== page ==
We know that smoking is bad; everyone knows that smoking causes diseases and other unpleasant conditions that can affect pretty much every area of your body but still 5% of men and 4% of women still smoke heavily in UK alone.

 Smoking can cause all kinds of negative effects, minor, major, and everything in between.  The following health issues can result from smoking:

  •        Bad Breath
  •        Staining and Discolouration of Teeth and Tongue
  •        Dulled Ability to Taste or Smell
  •        Slow Healing After Oral Surgery
  •        Cosmetic Issues with Teeth that are Hard to Fix
  •        Gum Disease
  •        Oral Cancer

How does Smoking ( nicotine ) work?

Nicotine is substance that makes cigarettes both pleasurable to smoke and addictive. It is a chemical that occurs naturally in the tobacco plant. When you inhale the smoke from a cigarette a large amount is drawn into your lungs and transferred to your blood – travelling to your brain within seconds. In the brain nicotine causes the release of chemicals that give you feelings of pleasure and relax you for a short period of time. It is the fast transfer of nicotine to the brain that gives you a buzz or rush. Cigarette addiction has 2 elements:

smoking and oral health - preston dentist

Smoking a Danger to your Dental Health ;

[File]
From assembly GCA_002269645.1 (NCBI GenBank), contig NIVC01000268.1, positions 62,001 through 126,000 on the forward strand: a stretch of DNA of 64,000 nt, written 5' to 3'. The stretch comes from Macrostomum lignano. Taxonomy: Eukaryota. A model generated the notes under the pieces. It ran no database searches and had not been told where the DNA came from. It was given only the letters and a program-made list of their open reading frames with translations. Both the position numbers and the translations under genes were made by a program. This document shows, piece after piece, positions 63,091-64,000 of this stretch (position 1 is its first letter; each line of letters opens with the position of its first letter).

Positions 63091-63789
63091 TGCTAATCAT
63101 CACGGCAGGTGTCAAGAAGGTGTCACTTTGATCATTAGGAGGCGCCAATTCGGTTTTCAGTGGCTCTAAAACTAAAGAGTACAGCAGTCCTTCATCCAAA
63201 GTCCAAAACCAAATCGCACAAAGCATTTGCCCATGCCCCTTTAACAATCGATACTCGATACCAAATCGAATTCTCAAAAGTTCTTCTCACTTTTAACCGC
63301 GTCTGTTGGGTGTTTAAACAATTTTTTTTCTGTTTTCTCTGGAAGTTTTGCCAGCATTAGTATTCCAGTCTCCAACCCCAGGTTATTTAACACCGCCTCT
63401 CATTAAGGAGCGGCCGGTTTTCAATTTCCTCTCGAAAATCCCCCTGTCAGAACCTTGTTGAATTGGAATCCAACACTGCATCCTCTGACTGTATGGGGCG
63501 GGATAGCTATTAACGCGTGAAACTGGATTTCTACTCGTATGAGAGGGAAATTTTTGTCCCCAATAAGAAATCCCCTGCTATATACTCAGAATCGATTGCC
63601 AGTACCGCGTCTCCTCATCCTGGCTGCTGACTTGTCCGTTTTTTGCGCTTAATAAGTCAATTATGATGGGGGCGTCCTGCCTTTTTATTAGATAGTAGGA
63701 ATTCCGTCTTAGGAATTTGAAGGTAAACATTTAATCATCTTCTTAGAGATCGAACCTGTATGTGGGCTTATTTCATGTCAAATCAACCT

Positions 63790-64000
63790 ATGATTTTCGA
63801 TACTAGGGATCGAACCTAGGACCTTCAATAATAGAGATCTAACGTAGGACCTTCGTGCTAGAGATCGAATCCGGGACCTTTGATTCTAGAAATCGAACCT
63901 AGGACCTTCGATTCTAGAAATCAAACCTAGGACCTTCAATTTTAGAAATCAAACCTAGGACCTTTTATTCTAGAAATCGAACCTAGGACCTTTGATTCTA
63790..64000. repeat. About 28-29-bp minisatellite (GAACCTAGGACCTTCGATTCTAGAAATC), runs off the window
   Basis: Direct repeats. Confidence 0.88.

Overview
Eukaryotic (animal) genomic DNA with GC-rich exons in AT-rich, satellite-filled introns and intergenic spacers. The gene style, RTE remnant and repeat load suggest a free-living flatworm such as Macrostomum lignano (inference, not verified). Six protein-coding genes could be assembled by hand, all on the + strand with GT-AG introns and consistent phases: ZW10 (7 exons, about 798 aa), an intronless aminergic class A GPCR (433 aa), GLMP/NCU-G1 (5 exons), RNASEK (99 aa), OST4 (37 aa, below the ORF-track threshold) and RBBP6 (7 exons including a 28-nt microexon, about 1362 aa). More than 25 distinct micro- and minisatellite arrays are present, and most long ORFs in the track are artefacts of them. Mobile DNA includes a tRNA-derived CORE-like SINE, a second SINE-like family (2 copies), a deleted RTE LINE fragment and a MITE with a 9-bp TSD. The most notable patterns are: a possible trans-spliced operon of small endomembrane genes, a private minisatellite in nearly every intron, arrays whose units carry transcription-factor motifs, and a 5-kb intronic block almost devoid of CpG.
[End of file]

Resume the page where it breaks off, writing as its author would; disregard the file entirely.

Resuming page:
Nicotine makes it difficult for your dentist to spot any signs of developing oral health issues, especially for tobacco-related tooth decay, where the warning signs are only a few.

A major problem of smoking is that it tends to disguise the damage taking place to teeth and gums, usually infected gums are red, puffy and bleed easily when they are brushed. Smokers’ gums are not like this – they are pale and thin and do not bleed readily. Over the years this deep deterioration of the teeth occurs when tobacco chemicals encounter the plaque bacteria, causing the bone support to shrink away from a tooth’s roots.

Even for smokers who are brushing properly, tooth decay can pose a problem due to nicotine’s effect on our saliva. The watery, ‘serous’ saliva which plays an important role in neutralising the acidity of our mouths after eating is undermined by nicotine, which instead encourages greater production of the thicker ‘mucous’ saliva form.

This underlines the significance of anyone who currently smokes or who has smoked in the past to be visiting their dentist on a regular basis (at least once every six months). Your dentist is able to examine your mouth for any subtle changes which could signal the potential for cancer, with early detection being the key to saving lives.

If you would like to quit, consult with your dentist and hygienist. They will be able to offer suggestions and methods that fit your needs and are likely to be successful, as well as support for your efforts.